There are more than 212,000 at-grade railroad crossings in the United States. Several feature paths running adjacent to the railroad tracks, and crossing a highway; they serve urban areas, recreational activities, light rail station access, and a variety of other purposes. Some of these crossings see a disproportionate number of violations and conflicts between rail, vehicles, and pedestrians and bikes. This research focuses on developing a methodology for appropriately addressing the question of treatments in these complex, multimodal intersections. The methodology is designed to be able to balance a predetermined, prescriptive approach with the professional judgment of the agency carrying out the investigation. Using knowledge and data from the literature, field studies, and video observations, a framework for selecting treatments based on primary issues at a given location is developed. Using such a framework allows the agency to streamline their crossing improvement efforts; to easily communicate and inform the public of the decisions made and their reasons for doing so; to secure stakeholder buy-in prior to starting a project or investigation; to make sure that approach and selected treatments are more standardized; and to ensure transparency in the organization to make at-grade crossings safer for pedestrians and bicyclists, without negatively impacting trains or vehicles.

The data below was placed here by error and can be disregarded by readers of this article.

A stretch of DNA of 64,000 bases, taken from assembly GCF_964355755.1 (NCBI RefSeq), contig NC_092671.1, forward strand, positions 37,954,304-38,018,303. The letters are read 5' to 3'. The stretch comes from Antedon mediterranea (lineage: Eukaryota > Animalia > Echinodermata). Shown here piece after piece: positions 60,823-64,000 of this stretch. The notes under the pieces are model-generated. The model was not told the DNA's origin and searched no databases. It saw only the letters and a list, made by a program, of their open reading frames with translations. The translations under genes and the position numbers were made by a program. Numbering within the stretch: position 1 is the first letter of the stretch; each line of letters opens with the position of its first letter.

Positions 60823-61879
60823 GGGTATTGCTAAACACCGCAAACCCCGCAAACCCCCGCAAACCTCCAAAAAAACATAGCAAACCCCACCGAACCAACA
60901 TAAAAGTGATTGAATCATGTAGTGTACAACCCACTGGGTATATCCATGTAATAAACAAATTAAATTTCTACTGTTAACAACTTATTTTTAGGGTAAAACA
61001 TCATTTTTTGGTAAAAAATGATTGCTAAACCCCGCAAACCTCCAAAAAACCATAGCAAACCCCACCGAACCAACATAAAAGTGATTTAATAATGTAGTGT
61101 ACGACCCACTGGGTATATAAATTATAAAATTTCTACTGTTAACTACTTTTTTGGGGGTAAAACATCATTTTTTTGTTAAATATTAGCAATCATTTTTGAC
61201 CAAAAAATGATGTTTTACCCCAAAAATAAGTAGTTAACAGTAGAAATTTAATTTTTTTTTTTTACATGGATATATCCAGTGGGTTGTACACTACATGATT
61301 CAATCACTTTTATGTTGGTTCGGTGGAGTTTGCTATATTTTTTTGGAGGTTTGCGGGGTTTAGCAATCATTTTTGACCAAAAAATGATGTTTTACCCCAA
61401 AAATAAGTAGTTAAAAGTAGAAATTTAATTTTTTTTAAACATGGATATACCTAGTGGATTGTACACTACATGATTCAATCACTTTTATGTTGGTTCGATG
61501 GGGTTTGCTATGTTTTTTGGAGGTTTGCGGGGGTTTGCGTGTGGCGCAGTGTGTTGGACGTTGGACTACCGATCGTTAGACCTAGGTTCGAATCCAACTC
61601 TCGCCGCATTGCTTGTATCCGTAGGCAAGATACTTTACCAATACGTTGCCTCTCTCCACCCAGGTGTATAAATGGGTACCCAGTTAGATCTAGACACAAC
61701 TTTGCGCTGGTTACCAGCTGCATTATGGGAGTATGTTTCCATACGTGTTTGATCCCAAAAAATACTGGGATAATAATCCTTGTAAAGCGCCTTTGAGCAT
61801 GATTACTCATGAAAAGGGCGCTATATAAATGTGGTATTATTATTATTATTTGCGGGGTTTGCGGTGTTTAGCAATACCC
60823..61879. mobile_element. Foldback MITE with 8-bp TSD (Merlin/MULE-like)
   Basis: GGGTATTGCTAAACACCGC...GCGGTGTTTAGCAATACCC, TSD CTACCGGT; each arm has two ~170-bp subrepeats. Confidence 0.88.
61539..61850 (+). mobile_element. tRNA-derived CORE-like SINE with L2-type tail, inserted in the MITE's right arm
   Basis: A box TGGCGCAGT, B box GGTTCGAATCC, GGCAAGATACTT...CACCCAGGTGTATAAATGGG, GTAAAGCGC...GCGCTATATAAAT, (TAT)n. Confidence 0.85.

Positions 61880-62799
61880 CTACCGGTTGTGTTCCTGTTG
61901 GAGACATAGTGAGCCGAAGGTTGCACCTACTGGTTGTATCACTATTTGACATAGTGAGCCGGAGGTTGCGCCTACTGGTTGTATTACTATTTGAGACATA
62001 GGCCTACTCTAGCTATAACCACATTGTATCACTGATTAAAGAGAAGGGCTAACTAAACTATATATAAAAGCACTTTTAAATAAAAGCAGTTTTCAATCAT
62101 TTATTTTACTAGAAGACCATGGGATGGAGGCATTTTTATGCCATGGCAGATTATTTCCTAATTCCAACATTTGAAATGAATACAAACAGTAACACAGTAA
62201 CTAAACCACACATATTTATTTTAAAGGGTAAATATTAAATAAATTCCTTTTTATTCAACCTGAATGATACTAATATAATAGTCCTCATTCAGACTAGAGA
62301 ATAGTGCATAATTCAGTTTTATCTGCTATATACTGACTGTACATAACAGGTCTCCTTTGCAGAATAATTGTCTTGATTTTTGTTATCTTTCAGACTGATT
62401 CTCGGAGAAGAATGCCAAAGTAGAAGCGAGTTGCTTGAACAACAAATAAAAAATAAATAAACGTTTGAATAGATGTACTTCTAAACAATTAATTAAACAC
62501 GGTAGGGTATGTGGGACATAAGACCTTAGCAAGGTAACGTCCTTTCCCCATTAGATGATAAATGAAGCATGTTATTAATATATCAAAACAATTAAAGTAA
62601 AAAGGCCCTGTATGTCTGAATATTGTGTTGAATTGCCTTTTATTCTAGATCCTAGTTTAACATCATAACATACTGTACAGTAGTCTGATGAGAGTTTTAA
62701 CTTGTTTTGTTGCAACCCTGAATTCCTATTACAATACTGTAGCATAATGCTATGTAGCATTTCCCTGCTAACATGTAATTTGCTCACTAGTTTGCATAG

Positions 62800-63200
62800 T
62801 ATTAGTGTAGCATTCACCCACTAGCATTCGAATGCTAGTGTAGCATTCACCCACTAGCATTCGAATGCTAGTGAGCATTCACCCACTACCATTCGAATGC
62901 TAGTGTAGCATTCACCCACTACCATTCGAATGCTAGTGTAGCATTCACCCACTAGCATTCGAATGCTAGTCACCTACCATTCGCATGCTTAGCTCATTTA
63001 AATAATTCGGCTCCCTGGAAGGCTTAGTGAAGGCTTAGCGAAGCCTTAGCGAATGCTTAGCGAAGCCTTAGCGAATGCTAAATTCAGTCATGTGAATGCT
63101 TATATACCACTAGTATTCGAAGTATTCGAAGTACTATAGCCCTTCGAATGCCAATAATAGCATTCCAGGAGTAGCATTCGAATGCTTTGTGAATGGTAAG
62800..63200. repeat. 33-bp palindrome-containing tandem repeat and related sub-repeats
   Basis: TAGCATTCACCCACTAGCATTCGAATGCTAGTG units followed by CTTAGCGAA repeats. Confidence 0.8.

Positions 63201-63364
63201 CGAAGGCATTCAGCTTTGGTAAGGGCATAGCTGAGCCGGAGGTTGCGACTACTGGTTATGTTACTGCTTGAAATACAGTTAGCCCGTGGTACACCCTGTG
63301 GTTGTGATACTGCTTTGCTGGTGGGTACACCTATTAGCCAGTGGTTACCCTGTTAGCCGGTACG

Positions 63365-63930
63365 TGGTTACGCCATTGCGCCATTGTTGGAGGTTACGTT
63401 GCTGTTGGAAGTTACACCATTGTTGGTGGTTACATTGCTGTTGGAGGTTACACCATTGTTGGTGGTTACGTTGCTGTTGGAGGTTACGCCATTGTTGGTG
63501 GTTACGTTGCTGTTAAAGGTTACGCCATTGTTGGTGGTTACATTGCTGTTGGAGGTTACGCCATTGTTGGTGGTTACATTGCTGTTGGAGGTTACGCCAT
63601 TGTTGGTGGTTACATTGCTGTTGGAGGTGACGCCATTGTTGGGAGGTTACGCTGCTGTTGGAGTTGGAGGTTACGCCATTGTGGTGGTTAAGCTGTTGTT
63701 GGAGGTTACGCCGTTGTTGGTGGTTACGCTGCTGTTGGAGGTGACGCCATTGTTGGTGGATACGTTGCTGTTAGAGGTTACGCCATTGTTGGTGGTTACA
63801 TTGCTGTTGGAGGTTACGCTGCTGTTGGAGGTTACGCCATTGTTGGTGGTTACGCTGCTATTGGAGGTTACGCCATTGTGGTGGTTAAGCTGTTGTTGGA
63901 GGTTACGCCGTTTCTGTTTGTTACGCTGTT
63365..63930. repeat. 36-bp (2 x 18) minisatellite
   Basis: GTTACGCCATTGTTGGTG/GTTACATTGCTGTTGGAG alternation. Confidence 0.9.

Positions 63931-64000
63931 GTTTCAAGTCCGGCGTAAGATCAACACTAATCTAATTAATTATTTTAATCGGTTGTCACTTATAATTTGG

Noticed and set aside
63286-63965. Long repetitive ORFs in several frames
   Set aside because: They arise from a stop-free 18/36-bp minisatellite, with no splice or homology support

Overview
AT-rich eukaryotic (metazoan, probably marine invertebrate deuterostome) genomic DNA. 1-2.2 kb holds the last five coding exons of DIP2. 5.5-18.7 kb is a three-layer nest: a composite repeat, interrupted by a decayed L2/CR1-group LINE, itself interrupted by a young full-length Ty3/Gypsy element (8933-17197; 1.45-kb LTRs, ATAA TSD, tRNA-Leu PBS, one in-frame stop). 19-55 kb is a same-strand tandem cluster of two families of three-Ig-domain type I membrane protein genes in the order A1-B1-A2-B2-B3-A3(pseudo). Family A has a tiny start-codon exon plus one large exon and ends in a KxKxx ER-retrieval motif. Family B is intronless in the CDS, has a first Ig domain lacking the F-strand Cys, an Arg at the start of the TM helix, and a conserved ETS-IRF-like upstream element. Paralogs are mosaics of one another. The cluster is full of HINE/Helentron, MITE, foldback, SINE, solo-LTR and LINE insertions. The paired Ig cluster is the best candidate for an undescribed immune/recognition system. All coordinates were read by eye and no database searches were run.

Alligood, Anna & Sheth, Manali & Goodchild, Anne & McCormack, Edward & Butrina, Polina. (2018). Rails-Next-to-Trails: A Methodology for Selecting Appropriate Safety Treatments at Complex Multimodal Intersections. Transportation Research Record: Journal of the Transportation Research Board, 2672(10), 12–27. https://doi.org/10.1177/0361198118792763